Zimbabwean detectives on Monday raided the offices of a non-governmental organization responsible for counseling violence and torture victims, confiscating what authorities say are “offensive and subversive materials”.
The 10 policemen, who were led by Detective Assistant Henry Dowa and Assistant Inspector Murira, also took away computers from the Counseling Services Unit (CSU) after arresting program manager Fidelis Mudimu and colleagues Zachariah Godi, Penn Bruno, Tafadzwa Gesa, James Zidzimu and Daily News photojournalist Watson Ofumeli.
Bruno, Zidzimu and Ofumeli were later released while the others remained in custody overnight at the Harare Central Police station.
They are being charged for allegedly defacing an information center donated to the Bulawayo community by former Information Minister Sikhanyiso Ndlovu.
Kennedy Masiye, one of the lawyers from the Zimbabwe Lawyers for Human Rights representing the employees, told VOA the officers were armed with a search warrant that alleged the organization was in possession of subversive material that contravenes Section 46 of the Criminal Law (Codification and Reform) Act.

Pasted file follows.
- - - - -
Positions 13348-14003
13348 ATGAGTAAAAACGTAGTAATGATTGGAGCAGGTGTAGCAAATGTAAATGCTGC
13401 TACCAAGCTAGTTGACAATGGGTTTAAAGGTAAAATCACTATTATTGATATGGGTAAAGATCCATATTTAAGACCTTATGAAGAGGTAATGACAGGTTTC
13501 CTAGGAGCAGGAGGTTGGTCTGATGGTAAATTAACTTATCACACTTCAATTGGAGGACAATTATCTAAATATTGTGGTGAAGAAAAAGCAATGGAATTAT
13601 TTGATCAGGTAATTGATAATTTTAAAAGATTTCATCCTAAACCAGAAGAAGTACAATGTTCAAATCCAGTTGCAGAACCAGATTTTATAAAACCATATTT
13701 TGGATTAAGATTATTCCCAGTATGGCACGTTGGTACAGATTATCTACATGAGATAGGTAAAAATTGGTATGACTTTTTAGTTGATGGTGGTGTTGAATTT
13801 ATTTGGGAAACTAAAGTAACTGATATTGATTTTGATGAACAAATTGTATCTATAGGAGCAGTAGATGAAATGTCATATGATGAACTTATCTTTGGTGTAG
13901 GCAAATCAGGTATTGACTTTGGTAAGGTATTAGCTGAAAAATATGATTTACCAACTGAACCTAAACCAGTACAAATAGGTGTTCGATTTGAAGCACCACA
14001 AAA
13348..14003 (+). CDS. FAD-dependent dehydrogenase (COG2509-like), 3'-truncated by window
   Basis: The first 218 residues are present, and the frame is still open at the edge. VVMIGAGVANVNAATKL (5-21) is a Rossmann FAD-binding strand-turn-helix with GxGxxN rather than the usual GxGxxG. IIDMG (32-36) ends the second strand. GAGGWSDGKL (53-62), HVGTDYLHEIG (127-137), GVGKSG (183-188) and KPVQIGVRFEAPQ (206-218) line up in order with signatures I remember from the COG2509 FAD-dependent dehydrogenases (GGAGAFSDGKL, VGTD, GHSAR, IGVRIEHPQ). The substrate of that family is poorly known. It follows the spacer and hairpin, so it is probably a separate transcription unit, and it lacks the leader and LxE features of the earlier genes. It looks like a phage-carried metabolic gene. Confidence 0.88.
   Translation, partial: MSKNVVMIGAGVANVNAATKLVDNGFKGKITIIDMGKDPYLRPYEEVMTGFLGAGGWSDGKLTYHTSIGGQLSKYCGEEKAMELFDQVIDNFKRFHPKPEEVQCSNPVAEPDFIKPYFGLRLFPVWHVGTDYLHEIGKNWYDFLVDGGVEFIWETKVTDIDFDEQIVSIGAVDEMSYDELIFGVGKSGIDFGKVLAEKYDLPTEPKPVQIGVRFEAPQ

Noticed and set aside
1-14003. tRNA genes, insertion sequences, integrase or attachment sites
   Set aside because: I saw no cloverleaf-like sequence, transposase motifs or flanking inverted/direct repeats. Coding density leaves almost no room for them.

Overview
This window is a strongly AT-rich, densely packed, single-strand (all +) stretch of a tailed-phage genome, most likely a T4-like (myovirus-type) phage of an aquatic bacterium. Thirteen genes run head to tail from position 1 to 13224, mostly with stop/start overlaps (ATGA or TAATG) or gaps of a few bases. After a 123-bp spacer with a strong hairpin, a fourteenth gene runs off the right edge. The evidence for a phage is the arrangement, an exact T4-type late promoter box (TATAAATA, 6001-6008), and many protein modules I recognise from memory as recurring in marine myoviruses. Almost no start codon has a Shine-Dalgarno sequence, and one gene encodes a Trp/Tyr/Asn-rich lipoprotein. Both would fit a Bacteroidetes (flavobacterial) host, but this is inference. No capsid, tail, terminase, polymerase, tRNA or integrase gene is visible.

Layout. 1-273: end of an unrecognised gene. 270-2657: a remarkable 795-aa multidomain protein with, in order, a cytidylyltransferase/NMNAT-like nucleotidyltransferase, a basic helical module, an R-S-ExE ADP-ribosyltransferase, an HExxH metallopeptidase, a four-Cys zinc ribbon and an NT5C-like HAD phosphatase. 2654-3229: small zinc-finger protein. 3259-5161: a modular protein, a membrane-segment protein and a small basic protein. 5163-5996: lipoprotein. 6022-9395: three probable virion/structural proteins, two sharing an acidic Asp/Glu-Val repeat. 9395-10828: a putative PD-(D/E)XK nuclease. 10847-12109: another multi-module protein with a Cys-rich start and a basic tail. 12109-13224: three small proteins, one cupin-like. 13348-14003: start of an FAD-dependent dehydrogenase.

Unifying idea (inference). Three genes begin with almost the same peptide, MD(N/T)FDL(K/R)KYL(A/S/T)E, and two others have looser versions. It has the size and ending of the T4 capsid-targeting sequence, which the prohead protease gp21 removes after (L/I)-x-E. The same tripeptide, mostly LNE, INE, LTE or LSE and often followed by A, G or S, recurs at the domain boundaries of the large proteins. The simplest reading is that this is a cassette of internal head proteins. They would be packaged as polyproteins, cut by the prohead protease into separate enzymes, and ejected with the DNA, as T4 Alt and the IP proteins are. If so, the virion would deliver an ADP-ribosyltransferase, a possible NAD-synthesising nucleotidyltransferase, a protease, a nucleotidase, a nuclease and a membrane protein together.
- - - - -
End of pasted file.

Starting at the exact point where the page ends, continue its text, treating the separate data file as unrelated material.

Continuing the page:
Police have been using the Act to raid independent organizations. In August, detectives twice raided the offices of the Gays and Lesbians of Zimbabwe, accusing them of being in possession of information and materials that promoted homosexuality.
The police argued that the materials were for distribution purposes to promote homosexuality in the country.
According to its website, the CSU says it provides medical and psychological care for victims of organized violence and torture besides working for the total elimination of torture in Zimbabwe.
Interview With Kennedy Masiye